Lufthansa Group is one of the most considered and consistent airline businesses in the world. It takes a continuous view, only buying when it needs to buy and it rarely changes what it sets out to do unless there’s plenty of evidence to make it rethink.
One of the few change of minds the airline made in recent years was to stop the 748i buy at 19 rather than the 25 it signed for. It did that because it was deeply dissatisfied with the aircraft and Boeing’s response to the problems.
This week the Group Supervisory Board met as it does four times a year.
As a result of that meeting Swiss is to get 10 new Airbus A320neo’s and another 14 plus 3 A321neo’s will go to Lufthansa, all to be delivered in 2022-23.
Lufthansa also announced a further major shake up of its aircraft deployments. Part of this is down to an ongoing row with Frankfurt airport, which is seen by Lufthansa as not moving fast enough to update technology and passenger management solutions, especially at long haul gates.
As a result the airline experimented with a reallocation of 5 A380’s to Munich this year and announced all of its A350’s would fly from there.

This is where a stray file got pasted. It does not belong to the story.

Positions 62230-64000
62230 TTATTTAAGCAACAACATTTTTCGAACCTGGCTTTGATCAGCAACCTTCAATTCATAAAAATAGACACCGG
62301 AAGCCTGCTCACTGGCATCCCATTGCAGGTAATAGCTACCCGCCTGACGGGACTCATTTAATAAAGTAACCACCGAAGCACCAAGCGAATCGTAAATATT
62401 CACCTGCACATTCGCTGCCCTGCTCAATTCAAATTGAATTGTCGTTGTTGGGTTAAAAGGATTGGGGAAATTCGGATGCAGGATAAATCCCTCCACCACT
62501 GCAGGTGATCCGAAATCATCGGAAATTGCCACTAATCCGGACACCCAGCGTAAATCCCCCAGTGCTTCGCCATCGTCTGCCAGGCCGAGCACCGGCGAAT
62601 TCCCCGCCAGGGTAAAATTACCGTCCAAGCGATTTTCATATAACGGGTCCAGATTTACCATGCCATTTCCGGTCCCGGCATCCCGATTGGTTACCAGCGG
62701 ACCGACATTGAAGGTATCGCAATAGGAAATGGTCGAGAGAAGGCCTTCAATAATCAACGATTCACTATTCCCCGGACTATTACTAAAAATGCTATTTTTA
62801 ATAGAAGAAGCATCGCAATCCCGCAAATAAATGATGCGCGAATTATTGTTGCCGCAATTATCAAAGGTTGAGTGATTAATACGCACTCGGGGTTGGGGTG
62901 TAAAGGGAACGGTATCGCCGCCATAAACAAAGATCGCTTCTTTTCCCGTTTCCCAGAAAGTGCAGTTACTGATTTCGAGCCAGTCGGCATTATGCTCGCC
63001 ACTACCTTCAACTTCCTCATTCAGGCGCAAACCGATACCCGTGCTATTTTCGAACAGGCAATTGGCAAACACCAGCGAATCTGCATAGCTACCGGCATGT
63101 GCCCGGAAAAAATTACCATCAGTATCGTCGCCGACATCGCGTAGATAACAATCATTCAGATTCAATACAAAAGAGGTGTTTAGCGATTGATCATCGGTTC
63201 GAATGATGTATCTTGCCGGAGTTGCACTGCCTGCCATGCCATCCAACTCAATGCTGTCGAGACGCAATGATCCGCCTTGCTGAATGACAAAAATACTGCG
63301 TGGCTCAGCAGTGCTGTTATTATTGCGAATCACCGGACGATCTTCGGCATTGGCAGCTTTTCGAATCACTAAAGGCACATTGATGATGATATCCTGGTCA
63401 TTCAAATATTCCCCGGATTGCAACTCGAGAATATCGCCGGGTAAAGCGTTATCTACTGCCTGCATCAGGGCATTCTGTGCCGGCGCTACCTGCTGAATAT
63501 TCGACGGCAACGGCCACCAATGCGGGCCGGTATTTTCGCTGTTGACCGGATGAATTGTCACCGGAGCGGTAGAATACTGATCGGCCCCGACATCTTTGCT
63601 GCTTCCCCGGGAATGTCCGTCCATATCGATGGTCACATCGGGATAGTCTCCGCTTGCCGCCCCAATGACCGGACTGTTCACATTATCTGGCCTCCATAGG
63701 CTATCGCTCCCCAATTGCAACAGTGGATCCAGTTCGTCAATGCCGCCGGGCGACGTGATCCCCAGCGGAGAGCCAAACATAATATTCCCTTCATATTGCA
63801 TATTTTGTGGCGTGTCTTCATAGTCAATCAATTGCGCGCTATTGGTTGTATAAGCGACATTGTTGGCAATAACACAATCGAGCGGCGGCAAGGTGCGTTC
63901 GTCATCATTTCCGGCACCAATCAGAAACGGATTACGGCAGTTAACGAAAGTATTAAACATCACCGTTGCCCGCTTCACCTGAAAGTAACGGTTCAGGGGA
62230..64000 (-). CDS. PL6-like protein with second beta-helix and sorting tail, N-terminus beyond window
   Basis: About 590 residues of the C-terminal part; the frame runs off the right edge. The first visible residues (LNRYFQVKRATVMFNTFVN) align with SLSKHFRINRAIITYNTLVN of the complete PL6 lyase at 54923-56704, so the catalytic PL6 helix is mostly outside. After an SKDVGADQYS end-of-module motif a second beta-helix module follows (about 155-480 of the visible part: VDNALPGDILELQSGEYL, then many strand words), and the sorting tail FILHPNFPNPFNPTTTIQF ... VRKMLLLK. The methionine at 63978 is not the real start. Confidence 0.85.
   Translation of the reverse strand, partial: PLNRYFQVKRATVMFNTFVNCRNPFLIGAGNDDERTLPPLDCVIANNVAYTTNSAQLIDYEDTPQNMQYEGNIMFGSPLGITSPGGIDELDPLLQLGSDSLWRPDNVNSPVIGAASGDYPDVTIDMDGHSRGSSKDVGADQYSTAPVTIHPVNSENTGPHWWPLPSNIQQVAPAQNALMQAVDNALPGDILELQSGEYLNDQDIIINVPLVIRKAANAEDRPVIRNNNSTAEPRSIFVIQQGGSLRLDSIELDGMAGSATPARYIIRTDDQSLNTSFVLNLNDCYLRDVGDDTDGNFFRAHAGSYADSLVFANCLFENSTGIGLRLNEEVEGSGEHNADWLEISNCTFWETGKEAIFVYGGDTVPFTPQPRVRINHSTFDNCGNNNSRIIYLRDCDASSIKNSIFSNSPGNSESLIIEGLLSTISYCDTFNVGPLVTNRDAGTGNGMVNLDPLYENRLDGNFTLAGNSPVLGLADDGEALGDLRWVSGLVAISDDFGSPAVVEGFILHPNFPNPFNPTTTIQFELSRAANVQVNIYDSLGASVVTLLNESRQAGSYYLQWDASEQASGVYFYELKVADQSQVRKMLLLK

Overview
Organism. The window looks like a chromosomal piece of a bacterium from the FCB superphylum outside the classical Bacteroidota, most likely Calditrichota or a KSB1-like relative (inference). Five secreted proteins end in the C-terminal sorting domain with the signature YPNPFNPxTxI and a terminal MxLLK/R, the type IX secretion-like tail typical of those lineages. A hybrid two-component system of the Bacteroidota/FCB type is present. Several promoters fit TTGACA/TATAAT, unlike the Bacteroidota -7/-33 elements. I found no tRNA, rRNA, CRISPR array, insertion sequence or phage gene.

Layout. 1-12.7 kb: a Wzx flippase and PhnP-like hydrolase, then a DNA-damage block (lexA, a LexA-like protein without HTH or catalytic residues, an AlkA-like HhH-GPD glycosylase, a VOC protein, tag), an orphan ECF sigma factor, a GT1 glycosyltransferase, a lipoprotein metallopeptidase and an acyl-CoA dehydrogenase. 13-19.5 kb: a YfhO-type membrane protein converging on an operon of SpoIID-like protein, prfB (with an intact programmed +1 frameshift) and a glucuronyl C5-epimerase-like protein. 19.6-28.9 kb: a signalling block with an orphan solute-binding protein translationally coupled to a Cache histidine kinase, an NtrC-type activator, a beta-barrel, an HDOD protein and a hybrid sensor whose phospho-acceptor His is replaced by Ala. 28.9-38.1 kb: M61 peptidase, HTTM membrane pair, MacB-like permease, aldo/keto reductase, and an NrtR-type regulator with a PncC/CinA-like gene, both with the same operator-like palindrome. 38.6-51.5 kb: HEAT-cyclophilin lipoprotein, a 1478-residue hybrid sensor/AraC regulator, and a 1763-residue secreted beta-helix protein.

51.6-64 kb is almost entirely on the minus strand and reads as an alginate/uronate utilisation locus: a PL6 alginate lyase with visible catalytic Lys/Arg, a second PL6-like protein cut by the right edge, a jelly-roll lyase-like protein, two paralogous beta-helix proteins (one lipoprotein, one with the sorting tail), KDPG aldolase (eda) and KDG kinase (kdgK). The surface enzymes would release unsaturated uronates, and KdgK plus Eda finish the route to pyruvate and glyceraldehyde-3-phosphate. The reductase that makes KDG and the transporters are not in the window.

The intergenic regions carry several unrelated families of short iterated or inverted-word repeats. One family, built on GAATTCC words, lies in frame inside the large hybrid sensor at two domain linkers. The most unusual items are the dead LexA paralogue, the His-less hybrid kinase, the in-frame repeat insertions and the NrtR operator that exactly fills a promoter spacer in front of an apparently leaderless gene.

It’s been so successful, with the new Terminal 2 so efficient with its advanced check in and boarding processes, Lufthansa is moving an additional three A380’s and all of the remaining A340-600’s to Munich over the winter.
The burgeoning Asian market is making it increasingly viable, and Munich is set to become the primary Lufthansa – and therefore German hub – to the Middle and Far East, with a battery of Chinese, Japanese, Korean and SE Asian routes – many of which are being moved from Frankfurt.
Frankfurt Airport calmly ignores the issue its biggest customer clearly sees as vital, with growth in the low cost sector outstripping all else, its eye has moved to cater for that market.
It knows Lufthansa won’t leave but it’s not doing much to prevent it reallocating it’s fleet nor address growing capacity issues at anywhere near the speed it needs to.
Munich sits well north of the city, in a largely rural area, it has Prague, Vienna and Berlin – the later with no major long haul services and never likely to get them even at the new airport, all in easy reach, never mind the whole of South and East Germany and much of Austria in its catchment area.
Lufthansa’s move seems indicative of continued change to come.